A Third Bioscreen Report with Patient Experiences

A reader wrote with some specific questions and shared her BioScreen report. I will first do my standard review and then address the questions. Remember, I am not a medical professional — more a librarian who knows how to lookup things, read things (ex-technical writer) and apply logic.

Basics Criteria



And as usual, their automated comments on each, for example:


  • Low E.coli – as expected
  • Low Lactobacillus – as expected
  • Normal Bifidobacteria — BUT only one species.. i.e. all of the other species are missing!

Analysis of Over Growth

As usual, I head to datapunk.net to speed analysis (and allow folks to check or extend my research).

  1. Bifidobacterium pseudocatenulatum (species) Note: I deem this to be an overgrowth, because it is the only bifidobacterium!
  2. Streptococcus parasanguinis (species) 
  3. Collinsella aerofaciens (species) 
  4. Propionibacterium acnes (species)  I included this because it was there with no reference levels — i.e. unexpected growth!

Note: [Parent] below indicates that it applies to bifidobacterium and not this specific species (which we know nothing specific about)





Questions and attempted answers



Q:  My main overgrowth is Streptococcus Parasanguinis, I believe this lives in the mouth and is normally killed by the stomach acid. Does this automatically mean that  I have low stomach acid, and if so, this problem can not be repaired until the stomach acid issue it cleared. Or could it be that the strain I have has somehow adapted to with stand the acid in the stomach. I have also read somewhere that people with CFS can not produce enough stomach acid due to the high amount of energy required to do so, what are your thoughts. Is this strain of Strep overgrowth common?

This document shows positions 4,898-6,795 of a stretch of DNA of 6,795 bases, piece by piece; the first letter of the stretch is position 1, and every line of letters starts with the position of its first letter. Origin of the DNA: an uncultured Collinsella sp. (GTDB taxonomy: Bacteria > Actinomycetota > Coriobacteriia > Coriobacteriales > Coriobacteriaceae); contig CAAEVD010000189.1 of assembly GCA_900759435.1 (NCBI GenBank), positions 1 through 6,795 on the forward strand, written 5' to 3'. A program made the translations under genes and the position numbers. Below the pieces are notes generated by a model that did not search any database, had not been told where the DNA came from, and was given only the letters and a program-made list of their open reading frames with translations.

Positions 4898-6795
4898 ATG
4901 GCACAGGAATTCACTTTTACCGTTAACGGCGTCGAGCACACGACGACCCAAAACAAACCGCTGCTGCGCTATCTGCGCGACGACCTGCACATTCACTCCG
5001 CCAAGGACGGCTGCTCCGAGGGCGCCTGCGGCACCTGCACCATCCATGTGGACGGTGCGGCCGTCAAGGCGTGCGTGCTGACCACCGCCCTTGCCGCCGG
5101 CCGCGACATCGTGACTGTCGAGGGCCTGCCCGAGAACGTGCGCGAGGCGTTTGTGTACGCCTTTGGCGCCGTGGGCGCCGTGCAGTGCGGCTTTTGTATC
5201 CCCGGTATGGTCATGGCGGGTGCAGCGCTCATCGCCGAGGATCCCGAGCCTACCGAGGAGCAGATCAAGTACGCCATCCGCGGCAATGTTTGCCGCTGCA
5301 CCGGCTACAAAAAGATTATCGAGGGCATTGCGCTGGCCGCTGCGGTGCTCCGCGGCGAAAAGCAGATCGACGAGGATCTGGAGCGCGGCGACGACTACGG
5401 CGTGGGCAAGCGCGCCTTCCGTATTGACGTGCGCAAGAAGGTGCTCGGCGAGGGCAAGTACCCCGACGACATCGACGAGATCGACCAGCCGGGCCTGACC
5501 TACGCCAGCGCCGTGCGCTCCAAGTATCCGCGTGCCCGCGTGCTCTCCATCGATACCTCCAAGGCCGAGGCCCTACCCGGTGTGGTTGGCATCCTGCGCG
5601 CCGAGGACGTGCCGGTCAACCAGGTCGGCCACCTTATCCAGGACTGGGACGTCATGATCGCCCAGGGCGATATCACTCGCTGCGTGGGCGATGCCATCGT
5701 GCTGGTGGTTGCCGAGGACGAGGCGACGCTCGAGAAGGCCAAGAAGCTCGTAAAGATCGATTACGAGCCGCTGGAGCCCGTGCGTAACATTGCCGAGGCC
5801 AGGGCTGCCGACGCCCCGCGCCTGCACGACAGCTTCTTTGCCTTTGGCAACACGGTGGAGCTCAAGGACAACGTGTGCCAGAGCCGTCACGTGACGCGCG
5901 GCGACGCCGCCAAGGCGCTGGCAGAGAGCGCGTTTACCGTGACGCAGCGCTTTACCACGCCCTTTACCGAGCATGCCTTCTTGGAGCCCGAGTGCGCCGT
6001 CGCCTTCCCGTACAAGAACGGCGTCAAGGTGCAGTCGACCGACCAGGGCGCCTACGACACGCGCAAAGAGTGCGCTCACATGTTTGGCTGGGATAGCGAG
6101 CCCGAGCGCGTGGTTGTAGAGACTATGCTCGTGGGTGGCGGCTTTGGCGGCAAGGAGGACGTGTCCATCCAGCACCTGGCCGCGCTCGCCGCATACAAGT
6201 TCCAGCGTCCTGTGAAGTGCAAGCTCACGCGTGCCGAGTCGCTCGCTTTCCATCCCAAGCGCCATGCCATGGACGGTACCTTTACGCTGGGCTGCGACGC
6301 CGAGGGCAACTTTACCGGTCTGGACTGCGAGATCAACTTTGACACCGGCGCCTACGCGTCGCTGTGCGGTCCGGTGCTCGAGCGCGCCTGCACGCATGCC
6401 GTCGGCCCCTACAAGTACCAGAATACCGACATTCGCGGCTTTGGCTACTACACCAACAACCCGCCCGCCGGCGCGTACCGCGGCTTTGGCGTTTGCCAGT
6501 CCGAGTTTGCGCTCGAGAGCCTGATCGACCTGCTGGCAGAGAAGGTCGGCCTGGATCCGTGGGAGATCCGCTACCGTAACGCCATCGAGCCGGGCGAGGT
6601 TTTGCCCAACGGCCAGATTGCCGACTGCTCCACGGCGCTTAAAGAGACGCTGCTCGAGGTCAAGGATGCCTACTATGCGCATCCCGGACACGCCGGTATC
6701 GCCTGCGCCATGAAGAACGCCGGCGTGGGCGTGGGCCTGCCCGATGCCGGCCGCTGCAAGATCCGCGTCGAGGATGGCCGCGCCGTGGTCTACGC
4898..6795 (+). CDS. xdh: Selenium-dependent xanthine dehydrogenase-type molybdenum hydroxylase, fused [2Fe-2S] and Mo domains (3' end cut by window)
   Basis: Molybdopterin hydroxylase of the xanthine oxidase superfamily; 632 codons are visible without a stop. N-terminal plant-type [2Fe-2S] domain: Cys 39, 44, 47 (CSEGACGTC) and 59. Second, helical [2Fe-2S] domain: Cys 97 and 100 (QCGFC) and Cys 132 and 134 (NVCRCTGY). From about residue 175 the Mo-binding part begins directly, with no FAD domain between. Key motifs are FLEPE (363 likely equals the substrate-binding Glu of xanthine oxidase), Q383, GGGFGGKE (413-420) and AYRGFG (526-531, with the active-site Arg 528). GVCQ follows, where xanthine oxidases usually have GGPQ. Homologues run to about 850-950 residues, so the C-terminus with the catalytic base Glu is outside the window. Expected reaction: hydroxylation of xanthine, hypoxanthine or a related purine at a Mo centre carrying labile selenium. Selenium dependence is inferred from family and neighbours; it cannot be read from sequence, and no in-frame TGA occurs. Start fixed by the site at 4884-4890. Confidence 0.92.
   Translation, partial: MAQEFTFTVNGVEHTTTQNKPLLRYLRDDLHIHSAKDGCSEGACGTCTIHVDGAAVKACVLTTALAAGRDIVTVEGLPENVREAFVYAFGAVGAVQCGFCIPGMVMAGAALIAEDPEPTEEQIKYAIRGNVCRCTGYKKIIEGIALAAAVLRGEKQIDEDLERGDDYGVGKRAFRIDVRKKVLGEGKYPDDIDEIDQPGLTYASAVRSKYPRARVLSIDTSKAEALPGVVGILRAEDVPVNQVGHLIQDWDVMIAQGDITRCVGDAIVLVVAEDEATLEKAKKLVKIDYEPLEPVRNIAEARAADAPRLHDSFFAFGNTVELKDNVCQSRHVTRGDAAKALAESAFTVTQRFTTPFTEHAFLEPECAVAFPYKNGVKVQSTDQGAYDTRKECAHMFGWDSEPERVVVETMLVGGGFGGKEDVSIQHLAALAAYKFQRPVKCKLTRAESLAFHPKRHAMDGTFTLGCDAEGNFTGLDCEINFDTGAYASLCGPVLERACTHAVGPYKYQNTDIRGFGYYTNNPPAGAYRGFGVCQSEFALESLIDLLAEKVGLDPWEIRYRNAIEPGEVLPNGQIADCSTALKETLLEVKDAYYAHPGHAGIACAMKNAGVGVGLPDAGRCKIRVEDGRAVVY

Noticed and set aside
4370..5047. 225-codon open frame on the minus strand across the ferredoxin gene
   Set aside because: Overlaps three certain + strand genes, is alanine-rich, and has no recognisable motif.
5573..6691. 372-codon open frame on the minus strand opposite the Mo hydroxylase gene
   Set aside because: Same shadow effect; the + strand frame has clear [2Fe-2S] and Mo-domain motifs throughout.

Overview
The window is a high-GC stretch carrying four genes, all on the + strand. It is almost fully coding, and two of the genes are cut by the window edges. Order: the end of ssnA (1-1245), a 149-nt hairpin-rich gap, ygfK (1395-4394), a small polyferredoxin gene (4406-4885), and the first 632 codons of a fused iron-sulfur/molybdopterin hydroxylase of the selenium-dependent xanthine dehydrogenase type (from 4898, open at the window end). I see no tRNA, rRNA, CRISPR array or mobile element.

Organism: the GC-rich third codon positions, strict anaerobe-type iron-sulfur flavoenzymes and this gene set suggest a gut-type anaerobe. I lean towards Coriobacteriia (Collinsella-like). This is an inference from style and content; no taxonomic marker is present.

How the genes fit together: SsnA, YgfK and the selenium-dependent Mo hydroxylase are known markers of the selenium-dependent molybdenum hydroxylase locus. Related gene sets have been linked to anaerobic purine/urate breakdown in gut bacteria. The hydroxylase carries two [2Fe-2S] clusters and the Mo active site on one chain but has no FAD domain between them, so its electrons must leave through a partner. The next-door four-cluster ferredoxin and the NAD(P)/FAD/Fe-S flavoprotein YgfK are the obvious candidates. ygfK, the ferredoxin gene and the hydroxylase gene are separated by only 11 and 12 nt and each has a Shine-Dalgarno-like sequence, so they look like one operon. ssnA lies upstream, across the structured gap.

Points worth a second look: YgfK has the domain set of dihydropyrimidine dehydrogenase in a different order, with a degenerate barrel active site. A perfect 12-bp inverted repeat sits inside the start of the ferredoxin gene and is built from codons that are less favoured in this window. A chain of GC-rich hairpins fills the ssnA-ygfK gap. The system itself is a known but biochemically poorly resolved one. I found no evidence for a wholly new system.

A: DataPunk cites ” The presence of S. parasanguinis in the oral cavity is associated with a healthy microflora. Identified as a constituent of the oral microbiome by Human Oral Microbiome Database. Identified as constituent of vaginal microbiome. [PMID:23282177]”

There are a large number of potential cooking items listed above that should suppress it in the gut. These include:


Q: Do you recommend antibiotics, rather than herbs for my situation, if so which ones.

A: I always prefer non-antibiotics as the first choice. Antibiotics tend to have cascading side effects (‘casting out a demon from the house, and a dozen more takes it place’ syndrome). If you go the antibiotic route — make sure that you are not given an antibiotic that worked when your MD went to Medical School and is ineffectual now (See this search)

Q:  I also have a parasite (Blastocystis) which I believe this is very difficult to get rid off and requires multiple antibiotics. My thoughts are to ignore this for now until the bacteria is in a better place and then readdress it. What would your advise be?


A: I checked PubMed and found some studies of interest

Q:  I have had a bad herx from Prescription assist (dizziness, spaciness, bloating) however by the time I finished the 1st bottle I as able to take two caps per day and was feeling much better (no herx.)

A: Thank you for sharing! A herx can happen — my two worst were from Mutaflor and Lactobacillus Fermentum ME-3. As with you, the herx disappeared and I felt a lot better afterwards!

Q: I have just started on symbio 2. I started on one drop and by day three was up to the standard dose as I had no herx & felt a huge improvement in all my symptoms and energy (the best I’ve felt for months). Can you confirm that we need to take both Symbio 2 and Mutaflor or just one or the other? 

A: My own opinion is that if there is not an economic issue, do both. Symbioflor-2 standard dose is much less than Mutaflor standard dose (which is why I like suggesting using Symbioflor-2 to start). They are different strains.

Q: . I took a low dose of thyme and rosemary oil as an antibiotic, Interestingly my blood pressure dropped and I experienced POTS. These are CFS symptoms I have not experience for a few years since I started drinking liquorice tea daily in order to increase my blood pressure (which it did). I  wonder if bacteria affects blood pressure and causes POTS which a very common symptom in CFS.

A: There is a recent article that may answer that question:
The Microbiome and Blood Pressure : Can Microbes Regulate Our Blood Pressure? [2017]  “Studies have described how dysbiosis may modulate blood pressure and contribute to CVD. ”

As always, consult with your knowledgeable medical professional before any changes — I do not know your medical history and not qualified to give medical advice. The above is educational only.